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The best holiday gift? A pardon from Governor Brown

California Governor Jerry Brown speaks during the Center for American Progress 10th Anniversary Conference in Washington, DC, October 24, 2013
California Governor Jerry Brown speaks during the Center for American Progress 10th Anniversary Conference in Washington, DC, October 24, 2013

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Governor Jerry Brown is handing out holiday presents to a few lucky strangers: pardons for one-time criminals who've stayed out of jail, turned their lives around and made positive contributions to their communities. Most governors hand out these pardons from time to time -- but Gov. Brown is handing out far more than his recent predecessors did.

For The California Report, Scott Detrow has the story

Sacramento, like most state capitals, is filled with holiday traditions. Chief among them: Thursday evening’s Capitol Christmas tree lighting, which featured carolers and a barking Sutter Brown.

But the Brown administration has created another holiday tradition, as well: the announcement of pardons for onetime criminals who have stayed out of jail, turned their lives around and made positive contributions to their communities.

Brown has handed out far more pardons --  214 to-date – than any other recent California governor.

“You got your pardon yet?”

It was two days before Christmas last year when Ken Benedict got the surprise phone call: He had been pardoned by the governor.  “I just kind of got the call out of the blue,” Benedict recalled this week. “I was surprised, I was happy.”

More than 20 years ago, when he was just out of high school, Benedict got caught buying supplies for a methamphetamine dealer.  “It was ephedrine, which it isn’t against the law to buy ephedrine,” he said.  “But if you’re going to make drugs with it, it is. I got in trouble. Rightly so. I deserved to go to jail for that.”

Sitting outside a Folsom coffee shop, Benedict called it a dumb mistake. He spent two years in prison, and once he got out he put it behind him.  He has worked for years as a technical architect and volunteers as a high school mentor. Iin 2007, Benedict decided to try to formally close the book on the crime he committed, and began the pardon application process.

Then he waited.  And waited some more. It took five years for the pardon application to make its way from the Sacramento County Courthouse to the state Department of Corrections and Rehabilitation to the governor’s desk.  “There’s a lot of span of time went by that you always wonder what was going on,” Benedict said. “My mom would always call me, ‘You got your pardon yet? You got your pardon?'‘ And you tell people, ‘Hey I’m going to get a pardon.’ And they say, ‘Yeah, whatever. No one gives pardons.’”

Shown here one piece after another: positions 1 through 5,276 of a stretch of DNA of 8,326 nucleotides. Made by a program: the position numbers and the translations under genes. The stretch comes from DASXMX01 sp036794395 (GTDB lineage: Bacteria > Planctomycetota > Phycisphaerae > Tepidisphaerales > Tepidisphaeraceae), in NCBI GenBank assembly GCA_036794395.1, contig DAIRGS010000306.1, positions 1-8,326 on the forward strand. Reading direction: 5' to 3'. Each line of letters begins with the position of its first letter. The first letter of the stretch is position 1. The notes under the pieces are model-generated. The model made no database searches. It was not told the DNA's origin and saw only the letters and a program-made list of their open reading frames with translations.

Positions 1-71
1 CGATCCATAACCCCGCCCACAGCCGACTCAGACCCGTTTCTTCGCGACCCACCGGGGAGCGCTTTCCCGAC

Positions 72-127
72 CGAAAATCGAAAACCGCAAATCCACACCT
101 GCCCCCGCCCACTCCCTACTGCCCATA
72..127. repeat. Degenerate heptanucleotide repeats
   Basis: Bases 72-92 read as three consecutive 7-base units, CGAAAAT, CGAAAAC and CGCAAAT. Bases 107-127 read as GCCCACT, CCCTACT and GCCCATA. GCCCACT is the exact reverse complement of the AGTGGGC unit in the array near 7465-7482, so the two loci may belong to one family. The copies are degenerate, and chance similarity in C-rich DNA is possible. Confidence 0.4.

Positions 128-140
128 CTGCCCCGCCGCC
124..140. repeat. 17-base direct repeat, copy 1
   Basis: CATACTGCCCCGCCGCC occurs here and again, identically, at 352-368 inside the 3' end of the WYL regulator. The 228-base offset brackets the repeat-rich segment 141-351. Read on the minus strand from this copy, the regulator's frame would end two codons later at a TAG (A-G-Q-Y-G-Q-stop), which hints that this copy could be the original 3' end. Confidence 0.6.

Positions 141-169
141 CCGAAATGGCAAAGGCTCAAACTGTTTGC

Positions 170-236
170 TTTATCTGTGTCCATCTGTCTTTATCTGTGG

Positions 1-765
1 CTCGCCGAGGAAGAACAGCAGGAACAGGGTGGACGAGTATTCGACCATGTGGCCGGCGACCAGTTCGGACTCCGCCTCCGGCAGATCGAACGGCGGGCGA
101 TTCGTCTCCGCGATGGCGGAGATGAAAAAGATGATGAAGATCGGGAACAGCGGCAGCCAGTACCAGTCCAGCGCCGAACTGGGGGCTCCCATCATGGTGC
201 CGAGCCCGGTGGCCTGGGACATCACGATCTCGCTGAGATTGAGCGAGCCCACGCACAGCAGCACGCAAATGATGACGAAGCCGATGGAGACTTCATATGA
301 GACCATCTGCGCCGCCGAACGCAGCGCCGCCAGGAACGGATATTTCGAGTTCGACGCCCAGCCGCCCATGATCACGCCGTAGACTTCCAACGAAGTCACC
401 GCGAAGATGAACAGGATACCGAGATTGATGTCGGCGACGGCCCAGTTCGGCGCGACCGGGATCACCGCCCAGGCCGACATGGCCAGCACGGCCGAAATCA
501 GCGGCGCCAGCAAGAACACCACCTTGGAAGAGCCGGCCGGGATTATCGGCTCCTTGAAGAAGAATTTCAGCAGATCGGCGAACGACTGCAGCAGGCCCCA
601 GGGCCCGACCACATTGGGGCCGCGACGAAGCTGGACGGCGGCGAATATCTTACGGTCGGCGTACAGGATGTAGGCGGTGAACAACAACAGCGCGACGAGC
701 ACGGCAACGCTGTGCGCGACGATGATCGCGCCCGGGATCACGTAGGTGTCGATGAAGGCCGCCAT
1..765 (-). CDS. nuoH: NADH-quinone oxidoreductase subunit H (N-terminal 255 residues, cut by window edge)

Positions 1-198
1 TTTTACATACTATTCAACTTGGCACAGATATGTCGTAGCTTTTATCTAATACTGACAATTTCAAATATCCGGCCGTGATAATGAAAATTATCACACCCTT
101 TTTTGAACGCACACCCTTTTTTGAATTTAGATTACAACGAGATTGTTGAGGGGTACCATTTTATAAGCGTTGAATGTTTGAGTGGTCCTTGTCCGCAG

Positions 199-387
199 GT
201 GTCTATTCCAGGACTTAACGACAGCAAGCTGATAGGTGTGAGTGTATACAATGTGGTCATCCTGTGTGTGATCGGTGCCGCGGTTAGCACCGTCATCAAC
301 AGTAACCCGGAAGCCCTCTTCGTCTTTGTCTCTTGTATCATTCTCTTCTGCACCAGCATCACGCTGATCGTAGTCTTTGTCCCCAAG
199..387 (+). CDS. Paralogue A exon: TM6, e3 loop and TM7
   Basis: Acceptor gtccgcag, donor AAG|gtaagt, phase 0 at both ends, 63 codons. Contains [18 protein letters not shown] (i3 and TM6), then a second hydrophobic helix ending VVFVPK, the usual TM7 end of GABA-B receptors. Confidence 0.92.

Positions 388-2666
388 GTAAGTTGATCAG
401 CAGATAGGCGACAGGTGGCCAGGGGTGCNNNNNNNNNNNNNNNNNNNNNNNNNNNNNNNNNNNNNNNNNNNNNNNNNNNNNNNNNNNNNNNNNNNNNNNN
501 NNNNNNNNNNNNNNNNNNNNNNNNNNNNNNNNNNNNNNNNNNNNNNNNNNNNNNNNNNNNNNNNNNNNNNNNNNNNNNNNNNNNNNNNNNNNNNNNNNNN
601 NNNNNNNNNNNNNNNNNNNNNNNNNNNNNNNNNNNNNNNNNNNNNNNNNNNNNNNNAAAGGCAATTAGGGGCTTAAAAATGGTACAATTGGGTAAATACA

But Gov. Brown does. Benedict is one of 214 people Brown has pardoned since taking office in 2011. Most of them are like Benedict – convicted of drug-related crimes. The pardons are often announced around  Christmas or  Easter.

Brown’s spokesman, Evan Westrup, said the governor takes a “thoughtful” approach to the grants.  “Recognizing that individuals make mistakes,” he said. “And if they’ve paid their debt to society and served their time, and are now serving their communities, that should be recognized. And that’s what this does.”

Brown reverses recent pardon trend

Clemency is always politically tricky territory for governors.  Gov. Arnold Schwarzenegger caught heat on his last day in office for reducing the manslaughter sentence of the son of a former Assembly speaker.

But in California, pardons are much different than clemency.

Sentences aren’t reduced. In fact, applicants need to be out of prison and off parole for at least 10 years, and maintain a spotless record during that time. They also need to get what’s called a certificate of rehabilitation from the county court. That process involves a background check.  

“And that makes, I think, offering a pardon under those conditions fairly safe,” said Santa Clara University law professor Cookie Ridolphi, who has studied California’s clemency process. “Because this is not a person who is high-risk.”

Pardons are mostly symbolic and don’t expunge a record, though they do restore some rights that felons had lost, including the right to own a firearm.  Still, recent governors have avoided pardons. Schwarzenegger only handed out 16. Republican Pete Wilson granted 13. And Democrat Gray Davis didn’t grant a single pardon.

That makes Brown look like a very aggressive pardoner. But Brown’s spokesman Westrup argued it was the other governors who were out of step with the typical pardon rate.  “Now the Wilson, Schwarzenegger and Davis administration certainly veered away from that history,” he said. “But if you look back at Ronald Reagan, of all people — Gov. Reagan pardoned nearly 600 people. Deukmejian, over 300."

Ken Benedict is happy the trend has reversed itself. “I’m grateful for this process. And I think for people that meet the criteria, that you can be granted a pardon under, I think that opportunity should be available to them,” he said.

Benedict said when you’re pardoned you receive a certificate from the governor’s office. He proudly displays his in his house.